Hacking Amazon Echo

My friend Stephen and I have been talking about hacking the Amazon Echo so it can be a front end to our Sonos systems. Stephen decided to make it more than talk and downloaded some code on Github and stitched together a system that works. I was at his house yesterday evening and he showed it to me. Here’s a blurry video taken from a phone that shows it in action.

Stephen’s system uses the cloud based Skills interface to parse the commands, then sends instructions to some of that Github code running on Amazon’s Lamba cloud based code execution service, which then sends instructions to a local server on Stephen’s laptop that runs the code that controls the Sonos locally on his home network. It’s a kludge for sure, but it works and I am going to get this hack working on my Sonos system over the next few weeks.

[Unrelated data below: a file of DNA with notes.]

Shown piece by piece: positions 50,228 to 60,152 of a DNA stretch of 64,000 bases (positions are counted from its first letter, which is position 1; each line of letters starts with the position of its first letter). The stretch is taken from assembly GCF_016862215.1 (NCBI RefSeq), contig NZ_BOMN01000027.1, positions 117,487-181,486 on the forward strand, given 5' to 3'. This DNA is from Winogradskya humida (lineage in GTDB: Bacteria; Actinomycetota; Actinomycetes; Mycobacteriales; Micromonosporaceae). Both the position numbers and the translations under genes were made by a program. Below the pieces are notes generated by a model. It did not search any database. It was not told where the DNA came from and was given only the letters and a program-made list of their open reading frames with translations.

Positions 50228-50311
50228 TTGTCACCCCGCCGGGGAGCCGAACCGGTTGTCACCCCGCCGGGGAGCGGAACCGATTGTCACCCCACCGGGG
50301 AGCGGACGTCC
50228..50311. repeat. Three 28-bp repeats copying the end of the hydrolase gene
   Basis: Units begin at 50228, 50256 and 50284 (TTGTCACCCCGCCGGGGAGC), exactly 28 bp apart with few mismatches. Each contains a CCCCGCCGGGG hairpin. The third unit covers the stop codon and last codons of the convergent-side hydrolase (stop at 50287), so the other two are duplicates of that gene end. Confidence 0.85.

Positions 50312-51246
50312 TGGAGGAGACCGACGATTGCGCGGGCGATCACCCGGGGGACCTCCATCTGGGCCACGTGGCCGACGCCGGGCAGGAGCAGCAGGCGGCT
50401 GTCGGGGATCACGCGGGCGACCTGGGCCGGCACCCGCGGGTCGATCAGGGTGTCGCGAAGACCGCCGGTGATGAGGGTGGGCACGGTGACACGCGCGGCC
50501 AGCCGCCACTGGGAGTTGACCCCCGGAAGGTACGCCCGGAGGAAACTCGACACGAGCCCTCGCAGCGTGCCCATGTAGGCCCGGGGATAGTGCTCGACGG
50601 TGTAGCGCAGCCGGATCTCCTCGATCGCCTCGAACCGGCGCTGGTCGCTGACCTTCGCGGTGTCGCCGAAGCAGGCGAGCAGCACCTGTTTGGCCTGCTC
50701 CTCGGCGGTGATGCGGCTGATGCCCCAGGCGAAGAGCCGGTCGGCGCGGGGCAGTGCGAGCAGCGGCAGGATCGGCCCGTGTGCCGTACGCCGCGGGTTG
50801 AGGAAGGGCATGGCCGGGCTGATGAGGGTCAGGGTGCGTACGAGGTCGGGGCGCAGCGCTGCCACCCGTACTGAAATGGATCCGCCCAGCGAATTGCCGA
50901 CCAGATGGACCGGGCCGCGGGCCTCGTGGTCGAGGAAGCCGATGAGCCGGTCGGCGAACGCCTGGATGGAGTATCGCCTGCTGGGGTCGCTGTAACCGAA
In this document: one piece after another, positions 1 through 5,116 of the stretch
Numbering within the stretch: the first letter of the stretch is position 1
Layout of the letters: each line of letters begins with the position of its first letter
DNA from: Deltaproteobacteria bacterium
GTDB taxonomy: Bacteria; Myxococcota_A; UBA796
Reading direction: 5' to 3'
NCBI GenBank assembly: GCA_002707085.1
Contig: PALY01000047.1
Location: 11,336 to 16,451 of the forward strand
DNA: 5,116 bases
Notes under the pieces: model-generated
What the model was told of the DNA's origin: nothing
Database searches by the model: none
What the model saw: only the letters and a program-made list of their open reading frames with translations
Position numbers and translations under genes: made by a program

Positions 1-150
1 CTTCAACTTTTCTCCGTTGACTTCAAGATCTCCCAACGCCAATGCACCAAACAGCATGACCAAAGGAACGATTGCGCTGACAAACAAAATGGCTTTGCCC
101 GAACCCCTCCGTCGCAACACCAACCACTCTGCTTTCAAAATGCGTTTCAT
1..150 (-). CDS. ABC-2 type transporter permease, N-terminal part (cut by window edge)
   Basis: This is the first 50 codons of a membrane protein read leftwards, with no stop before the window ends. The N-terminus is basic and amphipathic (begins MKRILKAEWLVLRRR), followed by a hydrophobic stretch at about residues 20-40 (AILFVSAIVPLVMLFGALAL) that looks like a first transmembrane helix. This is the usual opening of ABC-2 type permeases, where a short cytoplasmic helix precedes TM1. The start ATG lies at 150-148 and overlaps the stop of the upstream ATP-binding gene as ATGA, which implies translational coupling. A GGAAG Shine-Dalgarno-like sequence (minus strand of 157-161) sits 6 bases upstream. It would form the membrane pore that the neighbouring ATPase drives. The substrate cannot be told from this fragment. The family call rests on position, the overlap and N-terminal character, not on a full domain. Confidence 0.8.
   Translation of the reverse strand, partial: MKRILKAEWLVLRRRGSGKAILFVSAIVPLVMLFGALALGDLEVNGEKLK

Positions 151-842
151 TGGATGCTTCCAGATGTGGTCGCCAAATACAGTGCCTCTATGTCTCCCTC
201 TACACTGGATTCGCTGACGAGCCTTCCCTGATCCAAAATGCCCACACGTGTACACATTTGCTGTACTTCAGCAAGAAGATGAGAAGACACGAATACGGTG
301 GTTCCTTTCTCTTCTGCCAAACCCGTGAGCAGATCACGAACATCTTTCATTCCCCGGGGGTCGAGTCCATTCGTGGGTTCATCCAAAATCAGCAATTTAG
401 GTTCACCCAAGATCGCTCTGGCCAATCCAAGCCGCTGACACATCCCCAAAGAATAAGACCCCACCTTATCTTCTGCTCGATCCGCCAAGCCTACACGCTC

But the whole experience got me thinking about hacking the Echo to do other things. The possibilities are endless.

Here’s an idea for some enterprising engineer out there. We own some bungalows in Venice that are rented out on Airbnb and VRBO. We have a Sonos Play in each of them. And we have a Google Doc that has frequently asked questions on it hanging in the kitchen of each bungalow. What if there was an app for Amazon Echo that could take in that Google Doc, parse the frequently asked questions and answers, and train Alexa (the voice command interface in Amazon Echo) to answer the frequently asked questions. That would get me to swap out the Sonos Plays in each bungalow for Amazon Echos. And Airbnb could promote that app to all of its hosts.

Anyway, there are all sorts of things that would be fun to make by hacking Echo. And I suspect they will. These voice based devices could be the next big platform for developers to make things on.